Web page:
Social anxiety disorder (SAD) is a highly prevalent and disabling disorder characterized by intrapersonal (self-related) and interpersonal (interaction-related) difficulties. We use the biobehavioral systems of affiliation and status as linchpins connecting intrapersonal and interpersonal bodies of knowledge to frame such difficulties. We suggest that the mismatch in self- and other perceptions contributes to misalignments in interaction patterns, such as reduced alignment (similarity-based complementarity or reciprocity) in affiliative contexts and enhanced alignment (contrastive complementarity) in status-related contexts. Such misaligned interaction patterns affect, in turn, self- and other perceptions of the interacting partners. In SAD, biased intrapersonal constructs and processes contribute to misaligned interpersonal dynamics, which in turn impact intrapersonal constructs, creating a vicious cycle. Future research should seek to combine individual-level and interaction-level data in affiliative and status-based contexts to enhance the understanding and treatment of SAD.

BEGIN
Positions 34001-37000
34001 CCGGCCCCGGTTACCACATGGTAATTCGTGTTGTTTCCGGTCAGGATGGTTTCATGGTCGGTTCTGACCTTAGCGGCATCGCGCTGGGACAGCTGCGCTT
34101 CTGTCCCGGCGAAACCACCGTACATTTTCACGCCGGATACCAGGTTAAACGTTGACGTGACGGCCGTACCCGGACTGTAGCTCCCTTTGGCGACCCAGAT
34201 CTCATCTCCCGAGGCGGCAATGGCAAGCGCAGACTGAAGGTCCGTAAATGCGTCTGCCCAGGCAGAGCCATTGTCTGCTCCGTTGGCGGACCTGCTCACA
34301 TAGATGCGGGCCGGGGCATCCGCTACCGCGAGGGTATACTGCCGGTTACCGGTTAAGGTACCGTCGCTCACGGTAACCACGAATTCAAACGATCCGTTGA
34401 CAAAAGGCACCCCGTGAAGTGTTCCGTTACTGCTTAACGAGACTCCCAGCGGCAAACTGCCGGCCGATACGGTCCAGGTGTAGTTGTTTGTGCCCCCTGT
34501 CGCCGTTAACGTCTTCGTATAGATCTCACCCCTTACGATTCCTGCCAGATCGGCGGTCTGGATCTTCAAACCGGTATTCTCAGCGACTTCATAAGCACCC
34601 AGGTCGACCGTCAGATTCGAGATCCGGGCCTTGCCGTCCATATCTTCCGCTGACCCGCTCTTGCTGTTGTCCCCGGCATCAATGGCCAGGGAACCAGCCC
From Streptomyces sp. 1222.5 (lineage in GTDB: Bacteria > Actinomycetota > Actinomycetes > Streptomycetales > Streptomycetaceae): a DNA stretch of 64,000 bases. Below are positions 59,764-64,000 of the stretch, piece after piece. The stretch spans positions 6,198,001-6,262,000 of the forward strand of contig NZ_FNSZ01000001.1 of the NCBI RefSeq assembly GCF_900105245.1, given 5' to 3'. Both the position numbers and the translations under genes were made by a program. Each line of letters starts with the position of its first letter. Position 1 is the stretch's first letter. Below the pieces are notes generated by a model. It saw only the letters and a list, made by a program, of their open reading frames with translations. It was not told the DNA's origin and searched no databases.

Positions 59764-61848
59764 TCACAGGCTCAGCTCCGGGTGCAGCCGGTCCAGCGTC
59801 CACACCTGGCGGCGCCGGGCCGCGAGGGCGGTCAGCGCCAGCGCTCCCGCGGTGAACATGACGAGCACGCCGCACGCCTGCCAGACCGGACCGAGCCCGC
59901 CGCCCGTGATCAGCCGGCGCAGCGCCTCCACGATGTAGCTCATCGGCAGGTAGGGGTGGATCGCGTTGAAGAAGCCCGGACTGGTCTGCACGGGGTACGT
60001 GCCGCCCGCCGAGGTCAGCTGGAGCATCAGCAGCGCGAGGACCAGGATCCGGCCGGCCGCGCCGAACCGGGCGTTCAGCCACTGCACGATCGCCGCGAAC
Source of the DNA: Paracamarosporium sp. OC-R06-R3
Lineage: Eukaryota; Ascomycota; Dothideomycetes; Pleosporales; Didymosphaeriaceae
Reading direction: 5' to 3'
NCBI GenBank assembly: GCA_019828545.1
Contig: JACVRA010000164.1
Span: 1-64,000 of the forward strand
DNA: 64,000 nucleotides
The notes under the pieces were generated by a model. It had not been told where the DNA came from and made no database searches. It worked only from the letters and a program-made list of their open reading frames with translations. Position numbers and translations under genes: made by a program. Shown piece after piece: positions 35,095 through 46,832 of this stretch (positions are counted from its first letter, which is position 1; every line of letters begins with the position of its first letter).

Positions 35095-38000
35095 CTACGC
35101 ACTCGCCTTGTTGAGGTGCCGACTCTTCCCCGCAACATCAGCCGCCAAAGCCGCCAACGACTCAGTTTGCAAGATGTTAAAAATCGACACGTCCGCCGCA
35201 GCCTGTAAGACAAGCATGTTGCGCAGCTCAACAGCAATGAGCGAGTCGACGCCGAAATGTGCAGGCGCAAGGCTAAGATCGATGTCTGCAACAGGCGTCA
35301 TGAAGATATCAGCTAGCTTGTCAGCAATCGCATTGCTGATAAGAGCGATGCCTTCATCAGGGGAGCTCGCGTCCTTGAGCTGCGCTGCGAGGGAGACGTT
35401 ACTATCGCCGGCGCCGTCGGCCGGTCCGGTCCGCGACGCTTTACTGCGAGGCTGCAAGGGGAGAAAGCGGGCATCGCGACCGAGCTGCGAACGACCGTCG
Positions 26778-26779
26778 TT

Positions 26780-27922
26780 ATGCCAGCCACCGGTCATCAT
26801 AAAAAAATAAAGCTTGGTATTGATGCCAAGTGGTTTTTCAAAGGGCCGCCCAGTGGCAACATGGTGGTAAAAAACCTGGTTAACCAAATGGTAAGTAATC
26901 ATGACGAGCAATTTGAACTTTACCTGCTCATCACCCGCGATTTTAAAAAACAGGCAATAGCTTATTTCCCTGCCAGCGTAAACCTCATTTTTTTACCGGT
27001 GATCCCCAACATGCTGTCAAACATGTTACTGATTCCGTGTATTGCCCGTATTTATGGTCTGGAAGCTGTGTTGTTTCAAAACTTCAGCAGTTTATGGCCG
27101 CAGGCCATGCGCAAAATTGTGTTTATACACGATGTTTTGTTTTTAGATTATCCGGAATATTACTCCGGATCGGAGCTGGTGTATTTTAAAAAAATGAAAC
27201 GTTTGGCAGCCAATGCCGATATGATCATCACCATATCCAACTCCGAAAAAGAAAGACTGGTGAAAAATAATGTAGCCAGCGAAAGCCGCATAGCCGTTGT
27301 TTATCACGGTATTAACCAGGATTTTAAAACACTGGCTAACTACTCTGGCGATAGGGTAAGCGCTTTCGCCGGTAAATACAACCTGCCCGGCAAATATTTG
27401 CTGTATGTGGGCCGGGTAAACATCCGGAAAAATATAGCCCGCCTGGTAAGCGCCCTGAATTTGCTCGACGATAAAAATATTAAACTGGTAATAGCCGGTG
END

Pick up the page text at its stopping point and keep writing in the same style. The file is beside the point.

- social anxiety
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